As the wild vine was indigenous in southern Russia and in certain parts of central Europe, this assumption is acceptable from a historical point of view. However, as the cultivation of the vine started in the Mediterranean region, in the Pontus area and in the south of the Caucasus, most scholars are inclined to look for the origin of the word in these countries. This would point to non-IE origin. However, if we put the homeland of viticulture in the Pontus and the northern Balkans, the word for 'wine' might come from there. [Beekes] 

Also from Latin vinum (some perhaps via Germanic) are Old Church Slavonic vino, Polish wino, Russian vino, Lithuanian vynas, Welsh gwin, Old Irish fin, Gaelic fion. Essentially the same word as vine (q.v.). Wine snob is recorded from 1951. Wine cellar is from late 14c. Wine-cooler is 1815 as "vessel in which bottled wine is kept cool;" by 1977 as a type of wine-based beverage.

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dead (adj.)

Middle English ded, from Old English dead "having ceased to live," also "torpid, dull;" of water, "still, standing," from Proto-Germanic *daudaz (source also of Old Saxon dod, Danish død, Swedish död, Old Frisian dad, Middle Dutch doot, Dutch dood, Old High German tot, German tot, Old Norse dauðr, Gothic dauþs "dead"), a past-participle adjective based on *dau-, which is perhaps from PIE *dheu- (3) "to die" (see die (v.)).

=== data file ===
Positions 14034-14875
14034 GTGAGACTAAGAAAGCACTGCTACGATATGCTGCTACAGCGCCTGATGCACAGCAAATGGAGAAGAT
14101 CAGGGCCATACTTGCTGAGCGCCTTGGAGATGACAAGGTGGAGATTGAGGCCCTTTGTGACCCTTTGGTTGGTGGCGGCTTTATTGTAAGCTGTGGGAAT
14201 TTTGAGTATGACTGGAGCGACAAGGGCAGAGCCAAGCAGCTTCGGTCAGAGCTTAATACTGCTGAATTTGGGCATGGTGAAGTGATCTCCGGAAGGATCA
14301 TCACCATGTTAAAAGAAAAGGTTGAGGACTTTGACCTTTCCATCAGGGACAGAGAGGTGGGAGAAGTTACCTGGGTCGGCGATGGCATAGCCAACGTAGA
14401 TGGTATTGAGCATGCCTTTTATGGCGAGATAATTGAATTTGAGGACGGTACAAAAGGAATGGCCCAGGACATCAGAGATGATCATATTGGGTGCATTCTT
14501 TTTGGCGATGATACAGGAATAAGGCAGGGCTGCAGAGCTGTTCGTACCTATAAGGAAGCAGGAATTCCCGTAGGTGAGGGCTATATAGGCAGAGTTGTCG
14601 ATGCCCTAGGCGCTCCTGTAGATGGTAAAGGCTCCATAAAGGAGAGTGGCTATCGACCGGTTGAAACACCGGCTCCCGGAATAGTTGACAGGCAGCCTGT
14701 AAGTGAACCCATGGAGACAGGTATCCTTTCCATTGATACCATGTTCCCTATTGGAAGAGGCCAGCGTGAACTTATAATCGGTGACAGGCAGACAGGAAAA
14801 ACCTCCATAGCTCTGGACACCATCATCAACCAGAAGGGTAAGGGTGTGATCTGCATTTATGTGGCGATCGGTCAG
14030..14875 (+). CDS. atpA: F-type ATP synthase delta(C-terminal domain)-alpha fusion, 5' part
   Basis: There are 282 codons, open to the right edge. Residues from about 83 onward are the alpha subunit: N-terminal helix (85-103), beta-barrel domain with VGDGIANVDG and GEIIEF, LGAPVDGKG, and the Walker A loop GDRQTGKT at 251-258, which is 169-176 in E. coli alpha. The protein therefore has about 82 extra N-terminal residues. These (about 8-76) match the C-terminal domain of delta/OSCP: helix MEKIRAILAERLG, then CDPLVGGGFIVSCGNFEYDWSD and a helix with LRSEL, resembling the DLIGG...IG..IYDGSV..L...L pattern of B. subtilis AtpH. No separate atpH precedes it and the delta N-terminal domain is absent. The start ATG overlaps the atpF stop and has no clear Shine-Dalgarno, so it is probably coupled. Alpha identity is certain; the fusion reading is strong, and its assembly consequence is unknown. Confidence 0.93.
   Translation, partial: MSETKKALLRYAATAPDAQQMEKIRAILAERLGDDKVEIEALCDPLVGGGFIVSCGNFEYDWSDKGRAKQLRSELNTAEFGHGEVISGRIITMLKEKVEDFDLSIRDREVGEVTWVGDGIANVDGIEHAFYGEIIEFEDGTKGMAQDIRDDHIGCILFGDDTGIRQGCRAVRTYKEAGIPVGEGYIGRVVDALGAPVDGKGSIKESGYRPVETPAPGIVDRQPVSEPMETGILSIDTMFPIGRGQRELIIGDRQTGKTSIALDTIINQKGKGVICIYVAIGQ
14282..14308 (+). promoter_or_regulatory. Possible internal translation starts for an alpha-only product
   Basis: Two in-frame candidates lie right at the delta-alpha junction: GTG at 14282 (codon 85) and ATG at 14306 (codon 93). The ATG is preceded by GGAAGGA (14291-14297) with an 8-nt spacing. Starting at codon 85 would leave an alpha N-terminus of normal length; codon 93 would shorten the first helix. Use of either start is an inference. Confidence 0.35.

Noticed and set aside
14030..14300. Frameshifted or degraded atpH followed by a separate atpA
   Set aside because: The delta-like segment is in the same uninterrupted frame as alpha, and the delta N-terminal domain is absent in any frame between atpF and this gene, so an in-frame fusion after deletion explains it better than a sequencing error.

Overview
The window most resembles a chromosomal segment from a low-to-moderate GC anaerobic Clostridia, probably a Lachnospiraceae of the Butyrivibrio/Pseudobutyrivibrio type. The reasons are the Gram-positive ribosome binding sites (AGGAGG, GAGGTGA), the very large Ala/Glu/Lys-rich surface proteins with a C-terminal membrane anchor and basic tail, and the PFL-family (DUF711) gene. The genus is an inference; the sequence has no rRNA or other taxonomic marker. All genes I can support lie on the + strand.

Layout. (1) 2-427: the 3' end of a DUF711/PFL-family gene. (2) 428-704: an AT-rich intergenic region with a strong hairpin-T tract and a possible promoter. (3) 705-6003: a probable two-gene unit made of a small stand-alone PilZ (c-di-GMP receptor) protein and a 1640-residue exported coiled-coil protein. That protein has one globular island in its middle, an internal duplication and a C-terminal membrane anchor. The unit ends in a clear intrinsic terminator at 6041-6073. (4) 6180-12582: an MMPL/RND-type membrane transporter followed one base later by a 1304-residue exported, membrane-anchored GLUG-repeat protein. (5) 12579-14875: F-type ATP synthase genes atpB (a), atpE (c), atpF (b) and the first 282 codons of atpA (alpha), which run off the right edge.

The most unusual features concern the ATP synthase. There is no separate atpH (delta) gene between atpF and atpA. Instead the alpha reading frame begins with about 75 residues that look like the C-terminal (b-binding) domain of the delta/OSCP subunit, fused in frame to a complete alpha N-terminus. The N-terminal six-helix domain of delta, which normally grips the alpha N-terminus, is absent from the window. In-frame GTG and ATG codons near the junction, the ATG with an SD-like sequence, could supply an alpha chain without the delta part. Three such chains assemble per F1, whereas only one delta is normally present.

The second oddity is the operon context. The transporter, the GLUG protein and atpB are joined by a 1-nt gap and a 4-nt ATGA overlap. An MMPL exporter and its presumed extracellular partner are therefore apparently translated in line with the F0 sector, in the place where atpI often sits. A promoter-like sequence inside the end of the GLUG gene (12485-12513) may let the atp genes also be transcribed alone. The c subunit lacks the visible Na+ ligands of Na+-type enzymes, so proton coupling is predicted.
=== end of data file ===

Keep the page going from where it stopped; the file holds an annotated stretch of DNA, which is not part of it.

Meaning "insensible, void of perception" is from early 13c. Of places, "inactive, dull," from 1580s. Of sound, "muffled," 1520s. Used from 16c. as "utter, absolute, quite" (as in dead drunk, 1590s); from 1590s as "quite certain, sure, unerring;" by 1881 as "direct, straight." Dead heat, a race in which more than one competitor reaches the goal at the same time, is from 1796. The dead-nettle (c. 1400) resembles the nettle but does not sting.

Dead on is 1889, from marksmanship. Dead duck "person defeated or soon to be, useless person" is by 1844, originally in U.S. politics. Dead letter is from 1703, used of laws lacking force as well as uncollected mail. Dead soldier "emptied liquor bottle" is from 1913; the image is older (compare dead men "bottles emptied at a banquet," c. 1700). Dead man's hand in poker, "pair of aces and pair of eights," is supposedly what Wild Bill Hickock held when Jack McCall shot him in 1876. Expression not be (seen/found/caught) dead "have nothing to do with" is by 1915.